I have been thinking wistfully about it for some years, but I had rather envisaged stand up paddleboarding in the fjords in summertime; endless light, sunshine and wild camping.

Instead, I found myself in Norway for the first time in December, when the sun doesn’t rise above the horizon, and the temperature fluctuates between minus two and minus twenty. And I loved every minute of it.

It was such a strange environment, with only four hours of light to see by each day, and even that was a mystical pink dusk. With the long, dark nights, I was perpetually confused as to what time it really was, and regularly found myself thinking it was bedtime only to discover it was 4pm. I felt a sort of mellowness and tiredness that come with such low light intensity, and slept deeply and readily at regular intervals.

I planned to do three activities whilst there: stand up paddle boarding, hiking up snowy mountains, and napping. My main concern was the correct kit, as since moving to the South West of England, my Northern hardness seems to have been replaced by a penchant for warmer weather, and an adversity to getting cold feet. Long gone are my days of Scottish surfing year round in a holey 3 mm wetsuit off eBay during my time at Edinburgh University.

I had often heard people say that the cold in really cold parts of the world like this isn’t as bad as it is in the damp UK, despite being well into the minus numbers, and I had always thought it was a mildly ridiculous thing to say. But it’s surprisingly true! Firstly, you’re wrapped up in so many layers you don’t know quite how to go to the toilet, so you’re well and truly prepared for the biting cold. Secondly, you don’t stay still for prolonged periods of time, and moving about keeps you nice and warm (unless of course your boyfriend is a photographer, in which case you WILL get cold). And thirdly, it’s true what they say about the damp cold getting into your bones more noticeably than crisp, dry, chilly air – I don’t think I felt the cold as much as I had expected.

I found all of the layers a little troublesome when hiking up mountains, as I got so hot that I was then sweaty, which despite removing as many layers as was socially acceptable (basically down to my thermal onesie) still resulted in me then getting cold once we stopped. However for SUPing, I managed to maintain the perfect temperature.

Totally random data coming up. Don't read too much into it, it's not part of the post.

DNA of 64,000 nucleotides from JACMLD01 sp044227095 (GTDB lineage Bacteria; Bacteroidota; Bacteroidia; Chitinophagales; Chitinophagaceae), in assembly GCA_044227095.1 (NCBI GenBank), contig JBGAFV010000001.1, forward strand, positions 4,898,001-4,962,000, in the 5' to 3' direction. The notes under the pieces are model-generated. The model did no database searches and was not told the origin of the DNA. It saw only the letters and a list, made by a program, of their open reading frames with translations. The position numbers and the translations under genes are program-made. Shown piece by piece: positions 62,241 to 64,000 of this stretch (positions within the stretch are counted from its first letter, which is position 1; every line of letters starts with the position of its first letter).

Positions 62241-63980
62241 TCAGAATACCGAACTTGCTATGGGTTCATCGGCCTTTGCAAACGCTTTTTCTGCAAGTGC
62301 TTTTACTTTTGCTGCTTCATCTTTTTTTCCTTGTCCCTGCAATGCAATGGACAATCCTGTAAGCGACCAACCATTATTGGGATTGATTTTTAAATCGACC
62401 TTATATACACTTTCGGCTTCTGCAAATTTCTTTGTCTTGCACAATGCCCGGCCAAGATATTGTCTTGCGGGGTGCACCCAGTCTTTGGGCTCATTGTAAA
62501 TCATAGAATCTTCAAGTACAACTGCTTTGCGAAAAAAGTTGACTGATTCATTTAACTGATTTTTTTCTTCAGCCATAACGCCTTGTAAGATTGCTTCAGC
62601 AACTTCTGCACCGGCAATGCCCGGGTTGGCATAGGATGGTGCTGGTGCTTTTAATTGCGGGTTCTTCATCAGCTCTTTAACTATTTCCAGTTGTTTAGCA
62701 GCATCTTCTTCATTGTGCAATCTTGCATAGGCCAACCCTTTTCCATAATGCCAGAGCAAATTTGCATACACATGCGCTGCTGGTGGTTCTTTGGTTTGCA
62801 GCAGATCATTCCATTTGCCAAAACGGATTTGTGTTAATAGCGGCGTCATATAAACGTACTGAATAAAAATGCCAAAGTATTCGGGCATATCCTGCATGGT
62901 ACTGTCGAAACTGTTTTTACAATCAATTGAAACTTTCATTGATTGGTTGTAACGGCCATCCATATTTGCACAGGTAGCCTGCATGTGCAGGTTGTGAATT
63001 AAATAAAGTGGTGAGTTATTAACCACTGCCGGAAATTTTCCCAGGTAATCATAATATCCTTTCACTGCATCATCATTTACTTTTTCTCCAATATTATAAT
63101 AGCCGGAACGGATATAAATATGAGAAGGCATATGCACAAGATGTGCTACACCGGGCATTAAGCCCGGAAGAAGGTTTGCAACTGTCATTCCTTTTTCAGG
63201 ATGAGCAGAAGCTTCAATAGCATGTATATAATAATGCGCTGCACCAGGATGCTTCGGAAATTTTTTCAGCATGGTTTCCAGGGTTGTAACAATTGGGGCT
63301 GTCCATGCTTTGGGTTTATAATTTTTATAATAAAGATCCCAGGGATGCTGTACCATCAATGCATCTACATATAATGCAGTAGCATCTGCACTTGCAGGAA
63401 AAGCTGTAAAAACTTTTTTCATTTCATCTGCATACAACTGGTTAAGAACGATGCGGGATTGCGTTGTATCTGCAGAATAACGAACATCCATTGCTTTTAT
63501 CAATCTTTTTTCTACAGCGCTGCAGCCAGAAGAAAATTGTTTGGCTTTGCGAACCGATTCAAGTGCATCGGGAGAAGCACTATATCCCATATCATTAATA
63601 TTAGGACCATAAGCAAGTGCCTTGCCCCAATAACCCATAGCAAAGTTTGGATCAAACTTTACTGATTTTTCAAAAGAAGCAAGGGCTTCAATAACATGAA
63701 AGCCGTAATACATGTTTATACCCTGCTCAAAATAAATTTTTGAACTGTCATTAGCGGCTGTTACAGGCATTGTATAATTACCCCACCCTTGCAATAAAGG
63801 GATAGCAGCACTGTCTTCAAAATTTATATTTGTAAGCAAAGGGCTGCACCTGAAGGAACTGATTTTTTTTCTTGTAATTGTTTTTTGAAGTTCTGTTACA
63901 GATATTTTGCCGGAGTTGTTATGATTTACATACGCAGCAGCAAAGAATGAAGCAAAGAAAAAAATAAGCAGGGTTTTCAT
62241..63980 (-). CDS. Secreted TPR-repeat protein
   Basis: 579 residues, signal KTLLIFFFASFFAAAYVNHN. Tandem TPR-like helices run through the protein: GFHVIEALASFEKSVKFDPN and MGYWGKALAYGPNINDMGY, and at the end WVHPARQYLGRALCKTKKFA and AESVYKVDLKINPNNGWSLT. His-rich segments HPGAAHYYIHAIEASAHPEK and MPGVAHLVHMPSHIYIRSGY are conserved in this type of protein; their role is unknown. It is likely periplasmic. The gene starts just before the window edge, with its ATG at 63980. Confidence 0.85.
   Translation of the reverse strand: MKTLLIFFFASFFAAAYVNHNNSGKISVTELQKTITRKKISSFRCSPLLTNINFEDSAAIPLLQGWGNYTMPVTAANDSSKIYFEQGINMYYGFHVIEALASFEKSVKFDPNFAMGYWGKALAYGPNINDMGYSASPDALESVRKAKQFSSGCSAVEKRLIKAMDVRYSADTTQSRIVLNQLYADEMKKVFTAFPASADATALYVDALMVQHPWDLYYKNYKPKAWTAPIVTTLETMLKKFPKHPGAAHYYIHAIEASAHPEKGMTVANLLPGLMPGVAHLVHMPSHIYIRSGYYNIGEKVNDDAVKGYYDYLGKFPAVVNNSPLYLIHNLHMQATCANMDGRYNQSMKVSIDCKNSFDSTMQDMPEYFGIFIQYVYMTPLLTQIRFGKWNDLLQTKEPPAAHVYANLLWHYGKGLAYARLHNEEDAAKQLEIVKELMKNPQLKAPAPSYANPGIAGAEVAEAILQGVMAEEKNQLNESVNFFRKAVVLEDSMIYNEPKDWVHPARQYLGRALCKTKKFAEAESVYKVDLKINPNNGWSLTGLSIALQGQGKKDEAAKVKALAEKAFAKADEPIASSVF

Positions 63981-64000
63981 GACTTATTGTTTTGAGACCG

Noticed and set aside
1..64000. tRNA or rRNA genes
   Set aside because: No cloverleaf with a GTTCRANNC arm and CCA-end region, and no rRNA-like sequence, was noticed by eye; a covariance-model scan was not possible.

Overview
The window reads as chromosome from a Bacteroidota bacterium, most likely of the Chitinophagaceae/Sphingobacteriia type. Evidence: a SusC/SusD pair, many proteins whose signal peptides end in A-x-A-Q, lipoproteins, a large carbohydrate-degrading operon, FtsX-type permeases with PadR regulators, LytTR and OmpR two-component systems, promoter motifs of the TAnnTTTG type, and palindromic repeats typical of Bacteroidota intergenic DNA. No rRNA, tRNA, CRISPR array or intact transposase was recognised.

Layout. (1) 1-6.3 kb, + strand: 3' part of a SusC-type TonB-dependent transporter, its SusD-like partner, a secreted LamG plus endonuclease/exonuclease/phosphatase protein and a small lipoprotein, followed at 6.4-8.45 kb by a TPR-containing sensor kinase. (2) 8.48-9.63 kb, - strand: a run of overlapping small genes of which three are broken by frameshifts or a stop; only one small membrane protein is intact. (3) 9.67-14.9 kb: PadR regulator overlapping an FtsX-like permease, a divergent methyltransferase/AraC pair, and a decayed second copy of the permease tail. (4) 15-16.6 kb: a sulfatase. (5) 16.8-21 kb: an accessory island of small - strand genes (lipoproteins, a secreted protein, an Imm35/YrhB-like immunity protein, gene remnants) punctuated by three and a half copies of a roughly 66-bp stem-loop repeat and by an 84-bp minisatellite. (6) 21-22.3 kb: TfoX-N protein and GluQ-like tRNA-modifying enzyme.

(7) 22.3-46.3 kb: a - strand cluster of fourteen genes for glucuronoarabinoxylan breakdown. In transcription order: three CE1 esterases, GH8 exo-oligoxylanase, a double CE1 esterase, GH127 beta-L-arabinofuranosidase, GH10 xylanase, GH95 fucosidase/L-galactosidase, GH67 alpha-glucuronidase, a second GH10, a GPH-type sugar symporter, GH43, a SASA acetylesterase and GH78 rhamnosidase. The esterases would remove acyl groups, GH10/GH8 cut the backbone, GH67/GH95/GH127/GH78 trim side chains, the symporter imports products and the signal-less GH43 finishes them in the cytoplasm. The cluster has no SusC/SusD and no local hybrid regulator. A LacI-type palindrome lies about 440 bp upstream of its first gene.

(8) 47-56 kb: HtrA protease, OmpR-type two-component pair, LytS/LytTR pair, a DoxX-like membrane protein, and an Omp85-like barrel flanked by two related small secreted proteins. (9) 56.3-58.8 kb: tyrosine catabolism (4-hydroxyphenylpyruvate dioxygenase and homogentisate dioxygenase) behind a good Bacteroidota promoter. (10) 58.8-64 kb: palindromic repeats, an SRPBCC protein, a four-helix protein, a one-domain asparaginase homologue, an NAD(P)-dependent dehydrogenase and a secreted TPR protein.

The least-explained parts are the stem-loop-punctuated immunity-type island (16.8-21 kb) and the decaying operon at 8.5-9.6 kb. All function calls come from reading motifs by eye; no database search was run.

Layering was key, and my most used piece of kit from the trip was my Tsangpo onesie … I literally only took it off to shower. Twice. Only afterwards when talking to Cheese at Palm did I realise the secret to how I hadn’t become so stinky that they would evacuate the plane – the fabric is antibacterial, keeping everything fresh. Highly recommended piece of kit. I’m unashamed to say I now wear it most days at home too!

I teamed that with Tsangpo thermal socks, added a jumper and began with waterproof layers.

I went with my Atom pants and Force boots, which kept my feet dry – essential for me since I quickly lose circulation to my toes. On top I wore my trusty Vantage top, insulated gloves and hat and a buff. It did the trick perfectly, and aside from slightly chilly feet (to be expected when one’s toes are as long as mine) I was the perfect temperature.

I was fortunate enough to have several days of low wind that were perfect for paddling, and as a result was treated to flat, calm water, reflecting the immense, jagged snow-topped mountains on its  mirror-like surface, with a strange atmospheric twilight glow all around. It was absolutely magical, all my senses being fed by beauty, from the crisp cold air on what little skin was bare on my face, the sound of nothing but the water lapping around my board and paddle, the slightly salty sea smell of the fjord, and the landscape that had me repeating ‘oh my goodness’ under my breath.

But it turns out that I hadn’t even experienced the half of it yet.

Since taking up stand up paddleboarding, and learning about the Northern Lights, it had been a dream of mine to paddle underneath them. One of those dreams that I honestly never really believed I would be fortunate enough to realise, between the elusiveness of the Lights and the perceived difficulty of finding the perfect spot, with my SUP, from which to watch them.


Night after night, for almost a week, we were treated to the most incredible shows, right on the edge of the atmosphere: greens, purples, reds, white … to try and describe them would be an insult to their beauty, but suffice to say that no picture I had ever seen of them prepared me for their movement. Ribbons dancing and flowing, and each night completely different to the last.

On the penultimate night of our trip, I fulfilled my wish to witness them whilst standing on the ocean.  

I am already plotting my return to what instantly became one of the most incredible places I have ever had the privilege of travelling to. Norway really is a paddling haven. The fjords come in all shapes and sizes, sheltered or open, vast or small and friendly, most surrounded by their contrasting mountains. There is no shortage of breath-taking landscape to gawp at, nature to marvel at, or water to calm you.

On one of my paddles on a very open fjord, looking directly out to sea, I was so blown away by the colour of the ocean, and the peace it instantly brought over me upon wading into the freezing waters, that without realising it I made a promise out loud to the sea: ‘I will protect you’ I said aloud to her (out of earshot of James!). And I will. I’ll do what I can, and I’ll encourage whoever I can to fall in love with the ocean too, for their own wellbeing, and so that they too can do what is in their power to protect this beautiful, life-giving, peace-inducing entity.